You can also customize the security for a specific report, before doing so you get a confirmation dialog box to confirm your settings differing from the parent folder:

After I clicked Customize security, but didn't alter anything, I started to run into some issues I'll describe here.

Issues with the Technical Preview (released October 27th)

Test connection

I encountered this error when I tried to test the connection to the SSAS Tabular cube. The second attempt did work correctly. I made no changes to the settings, I only clicked around a bit.

Customize security

After clicking the button "Customize security" I tried opening the report (I renamed the report to Sample Sales Report 2) again but the Power BI logo kept displaying.

Opening the report in PBI Desktop also didn't work and resulted in the following error:

Also when I open the .pbix-file from explorer and try to save it to SSRS I get the following error:

Any of the other reports (where I didn't alter the security settings) opens and saves perfectly fine. So in my opinion these errors all relate to the same issue with the security settings.

After undoing the security changes, so clicking on "Use same security as parent folder" everything was working fine again.


All in all some great new features have been added! I bumped into some minor issues that I'm sure will be resolved in later versions.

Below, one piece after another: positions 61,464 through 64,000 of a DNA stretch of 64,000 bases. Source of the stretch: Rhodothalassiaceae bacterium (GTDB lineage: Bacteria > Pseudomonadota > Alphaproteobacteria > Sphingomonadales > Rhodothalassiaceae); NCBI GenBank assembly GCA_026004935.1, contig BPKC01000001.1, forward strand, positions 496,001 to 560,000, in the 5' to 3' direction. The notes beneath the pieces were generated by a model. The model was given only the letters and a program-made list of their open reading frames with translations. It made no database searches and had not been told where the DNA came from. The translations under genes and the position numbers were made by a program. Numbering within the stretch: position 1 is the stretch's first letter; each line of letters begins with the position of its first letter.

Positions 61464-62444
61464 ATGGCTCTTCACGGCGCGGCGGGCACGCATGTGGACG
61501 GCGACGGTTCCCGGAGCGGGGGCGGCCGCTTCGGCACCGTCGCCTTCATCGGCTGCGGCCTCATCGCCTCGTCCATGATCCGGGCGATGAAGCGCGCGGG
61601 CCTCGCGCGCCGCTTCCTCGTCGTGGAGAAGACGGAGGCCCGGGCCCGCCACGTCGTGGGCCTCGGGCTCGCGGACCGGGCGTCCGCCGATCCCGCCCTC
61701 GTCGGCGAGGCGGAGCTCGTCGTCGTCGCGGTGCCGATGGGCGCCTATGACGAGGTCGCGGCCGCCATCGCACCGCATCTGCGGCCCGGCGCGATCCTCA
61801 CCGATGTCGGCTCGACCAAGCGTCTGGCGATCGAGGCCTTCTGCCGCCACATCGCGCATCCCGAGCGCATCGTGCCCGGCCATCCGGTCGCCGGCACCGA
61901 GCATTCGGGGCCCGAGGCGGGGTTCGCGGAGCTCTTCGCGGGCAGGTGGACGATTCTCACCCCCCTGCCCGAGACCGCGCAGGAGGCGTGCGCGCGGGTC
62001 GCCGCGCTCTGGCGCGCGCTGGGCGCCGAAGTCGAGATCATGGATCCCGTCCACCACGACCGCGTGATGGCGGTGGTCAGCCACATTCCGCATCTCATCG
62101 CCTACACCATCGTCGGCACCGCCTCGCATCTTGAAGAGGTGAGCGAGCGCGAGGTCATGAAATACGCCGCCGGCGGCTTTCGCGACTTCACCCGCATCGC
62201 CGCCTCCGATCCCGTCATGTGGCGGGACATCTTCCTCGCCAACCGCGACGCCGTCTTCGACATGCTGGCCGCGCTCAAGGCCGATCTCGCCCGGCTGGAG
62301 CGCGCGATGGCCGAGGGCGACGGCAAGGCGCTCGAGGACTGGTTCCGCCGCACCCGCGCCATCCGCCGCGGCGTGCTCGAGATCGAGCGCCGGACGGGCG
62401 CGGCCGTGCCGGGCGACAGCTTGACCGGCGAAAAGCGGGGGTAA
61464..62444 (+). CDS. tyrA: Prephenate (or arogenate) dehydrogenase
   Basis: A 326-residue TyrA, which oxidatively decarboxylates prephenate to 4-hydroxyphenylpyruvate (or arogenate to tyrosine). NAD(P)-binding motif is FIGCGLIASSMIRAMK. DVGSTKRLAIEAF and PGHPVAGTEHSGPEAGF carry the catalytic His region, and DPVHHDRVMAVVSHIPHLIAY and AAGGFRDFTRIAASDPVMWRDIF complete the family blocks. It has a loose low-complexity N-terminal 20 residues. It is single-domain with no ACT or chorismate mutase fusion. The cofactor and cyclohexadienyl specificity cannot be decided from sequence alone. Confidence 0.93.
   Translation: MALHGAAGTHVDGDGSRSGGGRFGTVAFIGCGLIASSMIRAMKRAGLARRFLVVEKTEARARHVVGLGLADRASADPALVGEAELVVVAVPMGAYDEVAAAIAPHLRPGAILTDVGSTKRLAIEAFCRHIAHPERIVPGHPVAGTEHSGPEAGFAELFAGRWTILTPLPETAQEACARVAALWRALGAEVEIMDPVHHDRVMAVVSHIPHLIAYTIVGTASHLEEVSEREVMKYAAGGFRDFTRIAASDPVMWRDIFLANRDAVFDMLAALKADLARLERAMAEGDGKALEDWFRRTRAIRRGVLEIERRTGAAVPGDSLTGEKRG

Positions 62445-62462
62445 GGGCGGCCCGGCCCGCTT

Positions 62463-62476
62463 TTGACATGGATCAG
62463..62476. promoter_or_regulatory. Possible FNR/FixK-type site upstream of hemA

Friday, October 14, 2016

Suggested reading: MDX Date Picker, MS Certification Paths, Dynamics 365

I found some posts, news and came across some issues you might be interested in.

I'm creating some reports for a client and am working with SSAS Tabular. I therefore have to deal with MDX based parameters and I wanted to have my date parameter to resemble a Date Picker as you normally would have when using SQL Server as a source:

Microsoft has changed their MCSA and MCSE exams by aligning to industry-recognized areas of competence. There's no need anymore to recertify every (three) year, but you can re-earn you certification each year. Due to the fact that the technology changes faster than a few years ago, (SQL Server had changes in the way updates were rolled out earlier this year, Azure changes almost every week) they decided to switch to a more aligned model for certification.

Certification paths

The Data Management & Analytics Path is most appropriate for me and in detail looks like this:

What this means is you will have to earn one of the MCSA's listed here and then take one elective exam to earn the MCSE. You can then re-earn the MCSE each year by taking a new elective exam and in this way adding knowledge every year.
The Microsoft Learning team is already developing a solution where some exams will be eligible for a retake every (calendar) year with rapidly changing technologies, for example Azure.
You can find more information here:

Since I made the switch to Pulse I started working with Dynamics AX, Microsoft's ERP system. This Tuesday Microsoft had a First Look event at the AXUG Summit 2016 on (the new) Dynamics 365 for Operations, which is the new name for Dynamics AX. Dynamics NAV is also renamed and is now called Dynamics 365 for Financials.

I came across a very good blog by Fredrik Sætre (b | @AxFredrik) which summarizes the First Look event very well. He speaks about the Common Data Model that will be replacing the Entity Story introduced earlier in AX 2012 R2 and will be the core of Dynamics 365, for AX, NAV and CRM.